In his bid for a second term as mayor of Philadelphia, John Street willingly and diplomatically discusses the issues that plague the city, such as the development of new jobs, the wage tax, labor problems at the Convention Center, new jobs in the city and the development of Penns Landing.
Questions about his Operation Safe Streets Program, however, seem to hit a nerve.
After Sam Katz’s allegation that the Safe Streets Program is an ineffective drain on the city’s budget, during a press interview with NBC’s Terry Ruggles, the mayor emphatically answered that “$1 million is a small price to pay to make people safe. We are the only city with a tax reduction program.”
Ruggles then reminded the Mayor that Republican mayoral candidate Sam Katz had statistics to back up his claim that the homicide rate actually had increased from 2001 to 2002.
Street said “statistics can be deceiving and our Police Commissioner has done a wonderful job.”
Then Street went on the offensive, asking “Where was Sam Katz in the three and a half years I have been mayor? If he doesn’t like our plan, he should come up with his own plan.”
A call to Katz’s campaign office seeking a response to the mayor’s challenge was quickly returned by a press representative.
She said that Katz does have his own plan to address the significant 25 percent increase in the city’s homicide rate.
When told that Street contends the statistics are misleading because the homicide rate is still an improvement over the significantly higher rate of the early 90s, she said, “That is little consolation to the families of the homicide victims.”
She explained that Katz’s plan is a more comprehensive approach to the rising homicide rate that would enlist all the elements of the public safety system including the police, prison officials, the district attorney and the courts.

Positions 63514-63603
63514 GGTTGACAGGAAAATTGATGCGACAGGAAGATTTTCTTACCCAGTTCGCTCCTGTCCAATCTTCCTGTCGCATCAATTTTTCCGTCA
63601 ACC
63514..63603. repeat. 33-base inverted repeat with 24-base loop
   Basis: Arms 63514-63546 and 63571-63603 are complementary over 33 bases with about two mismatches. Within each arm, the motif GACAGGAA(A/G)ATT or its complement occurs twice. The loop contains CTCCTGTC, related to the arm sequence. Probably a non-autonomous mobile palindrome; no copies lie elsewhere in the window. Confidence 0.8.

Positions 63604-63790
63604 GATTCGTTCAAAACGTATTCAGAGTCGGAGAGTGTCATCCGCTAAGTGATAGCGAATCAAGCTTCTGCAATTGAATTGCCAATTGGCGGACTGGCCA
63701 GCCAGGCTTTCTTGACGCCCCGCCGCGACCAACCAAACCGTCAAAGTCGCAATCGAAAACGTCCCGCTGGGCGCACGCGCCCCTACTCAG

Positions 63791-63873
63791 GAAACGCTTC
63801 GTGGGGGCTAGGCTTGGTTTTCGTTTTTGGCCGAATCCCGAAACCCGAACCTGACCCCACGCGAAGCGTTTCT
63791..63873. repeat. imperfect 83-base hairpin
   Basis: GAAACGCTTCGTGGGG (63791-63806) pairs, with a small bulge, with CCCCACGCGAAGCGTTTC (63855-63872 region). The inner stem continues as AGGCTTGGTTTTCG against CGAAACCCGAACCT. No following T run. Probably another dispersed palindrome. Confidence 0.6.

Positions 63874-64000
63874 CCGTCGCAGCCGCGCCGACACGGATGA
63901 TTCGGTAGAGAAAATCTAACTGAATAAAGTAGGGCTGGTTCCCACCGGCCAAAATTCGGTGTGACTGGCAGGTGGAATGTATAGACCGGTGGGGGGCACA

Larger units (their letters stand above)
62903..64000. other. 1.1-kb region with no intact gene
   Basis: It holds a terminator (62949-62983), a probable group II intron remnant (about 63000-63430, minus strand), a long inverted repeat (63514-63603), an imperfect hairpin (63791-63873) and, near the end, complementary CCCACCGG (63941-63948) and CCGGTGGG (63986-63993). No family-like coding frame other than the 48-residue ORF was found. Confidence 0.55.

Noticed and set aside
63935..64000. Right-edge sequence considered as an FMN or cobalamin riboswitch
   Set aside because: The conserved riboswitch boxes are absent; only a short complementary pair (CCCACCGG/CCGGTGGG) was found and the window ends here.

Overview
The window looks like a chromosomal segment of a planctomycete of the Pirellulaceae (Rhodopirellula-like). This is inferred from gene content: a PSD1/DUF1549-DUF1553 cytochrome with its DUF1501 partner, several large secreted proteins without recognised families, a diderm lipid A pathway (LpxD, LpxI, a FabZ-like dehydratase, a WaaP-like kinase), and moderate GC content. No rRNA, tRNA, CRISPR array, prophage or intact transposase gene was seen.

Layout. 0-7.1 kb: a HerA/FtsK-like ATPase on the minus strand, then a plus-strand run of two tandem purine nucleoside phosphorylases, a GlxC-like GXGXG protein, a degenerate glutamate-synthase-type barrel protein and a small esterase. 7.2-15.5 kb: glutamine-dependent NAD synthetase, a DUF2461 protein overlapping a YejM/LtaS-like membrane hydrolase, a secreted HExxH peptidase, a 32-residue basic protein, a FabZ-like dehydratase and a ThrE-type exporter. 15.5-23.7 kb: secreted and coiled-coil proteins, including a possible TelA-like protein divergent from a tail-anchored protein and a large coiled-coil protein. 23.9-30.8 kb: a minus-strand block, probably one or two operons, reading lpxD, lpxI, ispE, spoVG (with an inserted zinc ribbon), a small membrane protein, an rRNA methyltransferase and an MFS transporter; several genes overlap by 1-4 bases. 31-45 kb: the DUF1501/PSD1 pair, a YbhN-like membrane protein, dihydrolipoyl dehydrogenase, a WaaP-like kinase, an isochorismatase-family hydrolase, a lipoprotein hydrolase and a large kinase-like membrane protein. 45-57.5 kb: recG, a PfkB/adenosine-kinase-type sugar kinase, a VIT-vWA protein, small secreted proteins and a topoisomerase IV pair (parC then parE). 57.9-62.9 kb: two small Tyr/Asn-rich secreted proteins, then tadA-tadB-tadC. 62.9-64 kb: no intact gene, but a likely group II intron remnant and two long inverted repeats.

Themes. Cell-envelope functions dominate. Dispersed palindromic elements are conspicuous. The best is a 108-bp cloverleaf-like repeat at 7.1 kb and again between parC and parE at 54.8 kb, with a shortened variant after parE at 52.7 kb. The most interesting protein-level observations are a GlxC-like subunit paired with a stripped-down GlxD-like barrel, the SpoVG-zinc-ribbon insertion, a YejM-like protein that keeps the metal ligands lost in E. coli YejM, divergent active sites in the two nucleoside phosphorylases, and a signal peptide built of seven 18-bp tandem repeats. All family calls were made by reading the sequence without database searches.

Part of Katz’s plan, she said, is to appoint a deputy mayor for public safety.
When asked if the issue is the monetary expense for the Safe Streets program, she said, “No, the issue is that it is not working. If it was working, somehow we would find the money.”
Paul, a 17-year veteran of the Philadelphia Police Department who has spent most of his career working in the Narcotics Unit, says the police like the Safe Streets Program for one reason: the overtime money that the twelve-hour shifts provide.
In actuality, he said “we are nothing but babysitters for the corners.
We are only visible until midnight when the shift is over, and between midnight and 8 a.m., the drug dealers are out in force.”
He knows this from experience because he and his partner have conducted random checks between those hours and have seen the situation firsthand.
“In a nutshell,” Paul said, “it is a waste of manpower and it’s draining the police budget. You might say it is like putting a small Band-Aid on a big wound.”
Mayor Street and Sam Katz obviously have different perspectives on the severity of the wound and the size of the Band-Aid it will take to contain the homicide rate and make Philadelphia’s streets safer.
Geraldine Treacy can be reached at firstname.lastname@example.org.